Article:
EU extraditions to Britain should continue until Brexit: court

LUXEMBOURG: EU countries should continue extraditing criminal suspects to Britain until it leaves the bloc, the union's top court ruled Wednesday, rejecting a bid by a murder suspect to use Brexit to avoid facing justice. 

A man suspected of murder, rape and arson challenged a European Arrest Warrant (EAW) issued by Britain after he was detained in Ireland, arguing that the UK's decision to leave the EU meant it was not clear that his rights would be guaranteed. 

But the European Court of Justice (ECJ) in Luxembourg ruled that Britain's June 2016 vote to leave had no bearing on such warrants so long as it remained part of the EU. 

 "The notification by a member state of its intention to withdraw from the Union in accordance with Article 50 (of the EU treaty) does not have the effect of suspending the application of EU law in that member state," the court said. 

The "principles of mutual trust and mutual recognition" continue until Brexit day -- March 29 next year, it added. 

"The court concludes therefore that mere notification by a member state of its intention to withdraw from the European Union is not an 'exceptional' circumstance capable of justifying a refusal to execute an EAW issued by that Member State."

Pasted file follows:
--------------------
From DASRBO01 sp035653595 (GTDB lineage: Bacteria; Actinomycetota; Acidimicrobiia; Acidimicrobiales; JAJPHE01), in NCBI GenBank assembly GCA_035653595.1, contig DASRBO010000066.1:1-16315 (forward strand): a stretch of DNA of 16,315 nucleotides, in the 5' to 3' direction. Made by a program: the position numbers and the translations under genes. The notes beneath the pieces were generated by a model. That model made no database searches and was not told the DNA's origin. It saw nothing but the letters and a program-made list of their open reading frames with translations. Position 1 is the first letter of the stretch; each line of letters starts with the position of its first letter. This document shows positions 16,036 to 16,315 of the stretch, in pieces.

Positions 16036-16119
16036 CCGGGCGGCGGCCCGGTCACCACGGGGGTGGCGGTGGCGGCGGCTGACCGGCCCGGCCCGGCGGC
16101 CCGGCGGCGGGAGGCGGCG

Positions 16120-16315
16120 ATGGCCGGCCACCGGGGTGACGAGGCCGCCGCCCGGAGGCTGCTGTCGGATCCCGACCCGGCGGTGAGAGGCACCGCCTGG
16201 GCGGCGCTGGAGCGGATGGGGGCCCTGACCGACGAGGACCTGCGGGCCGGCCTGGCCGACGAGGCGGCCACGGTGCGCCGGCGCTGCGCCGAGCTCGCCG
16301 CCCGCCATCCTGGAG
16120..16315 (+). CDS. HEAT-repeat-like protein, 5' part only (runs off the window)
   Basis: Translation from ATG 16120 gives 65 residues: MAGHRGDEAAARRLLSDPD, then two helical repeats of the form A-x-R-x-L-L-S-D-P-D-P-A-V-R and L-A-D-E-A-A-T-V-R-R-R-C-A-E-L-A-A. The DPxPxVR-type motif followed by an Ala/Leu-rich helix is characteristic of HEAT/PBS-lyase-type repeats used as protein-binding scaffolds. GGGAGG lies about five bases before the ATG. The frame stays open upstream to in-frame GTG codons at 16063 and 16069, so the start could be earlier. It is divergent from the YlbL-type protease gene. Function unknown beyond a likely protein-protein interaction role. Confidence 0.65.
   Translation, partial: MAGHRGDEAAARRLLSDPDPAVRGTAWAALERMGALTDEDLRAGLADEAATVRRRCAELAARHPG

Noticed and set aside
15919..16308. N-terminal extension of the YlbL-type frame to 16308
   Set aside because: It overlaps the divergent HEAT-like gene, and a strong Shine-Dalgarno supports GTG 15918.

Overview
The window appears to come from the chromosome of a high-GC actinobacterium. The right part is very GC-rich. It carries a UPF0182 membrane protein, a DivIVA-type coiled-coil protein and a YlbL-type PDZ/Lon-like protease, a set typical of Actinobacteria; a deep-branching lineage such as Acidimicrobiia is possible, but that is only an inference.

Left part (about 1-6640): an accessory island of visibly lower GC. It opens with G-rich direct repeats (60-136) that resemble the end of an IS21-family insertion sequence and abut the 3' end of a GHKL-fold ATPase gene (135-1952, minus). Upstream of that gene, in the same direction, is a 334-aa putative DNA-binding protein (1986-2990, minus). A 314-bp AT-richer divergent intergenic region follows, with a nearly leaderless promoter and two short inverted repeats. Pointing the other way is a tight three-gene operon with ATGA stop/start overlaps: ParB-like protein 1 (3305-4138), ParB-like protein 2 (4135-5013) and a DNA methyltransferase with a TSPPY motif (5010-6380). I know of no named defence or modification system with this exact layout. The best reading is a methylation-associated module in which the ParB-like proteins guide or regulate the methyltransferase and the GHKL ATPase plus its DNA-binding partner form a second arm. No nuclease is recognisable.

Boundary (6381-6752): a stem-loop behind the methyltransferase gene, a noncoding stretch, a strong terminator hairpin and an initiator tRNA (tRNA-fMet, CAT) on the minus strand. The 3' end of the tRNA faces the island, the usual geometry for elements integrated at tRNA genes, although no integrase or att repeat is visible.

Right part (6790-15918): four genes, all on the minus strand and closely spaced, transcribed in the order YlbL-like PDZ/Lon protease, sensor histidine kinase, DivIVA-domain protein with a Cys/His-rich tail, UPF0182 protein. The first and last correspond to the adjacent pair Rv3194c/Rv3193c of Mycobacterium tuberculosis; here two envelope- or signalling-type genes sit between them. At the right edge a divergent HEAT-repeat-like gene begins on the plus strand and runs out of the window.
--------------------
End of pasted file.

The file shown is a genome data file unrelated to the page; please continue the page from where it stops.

The European Arrest Warrant system allows EU countries to request the extradition of suspects from other member states, with very few reasons allowed for refusal.

 The suspect in the current case, identified only as "RO", was arrested in Ireland in 2016 on the British warrant and appealed to the Irish High Court on grounds including issues related to Brexit. 

The Irish court then asked the ECJ to rule whether it should refuse to surrender the suspect due to "the uncertainty as to the arrangements which will be put in place after the UK's withdrawal." 

The ECJ said courts should only refuse an arrest warrant from a state leaving the EU if there are "substantial grounds" to believe there is a risk of the suspect being deprived of his or her rights.

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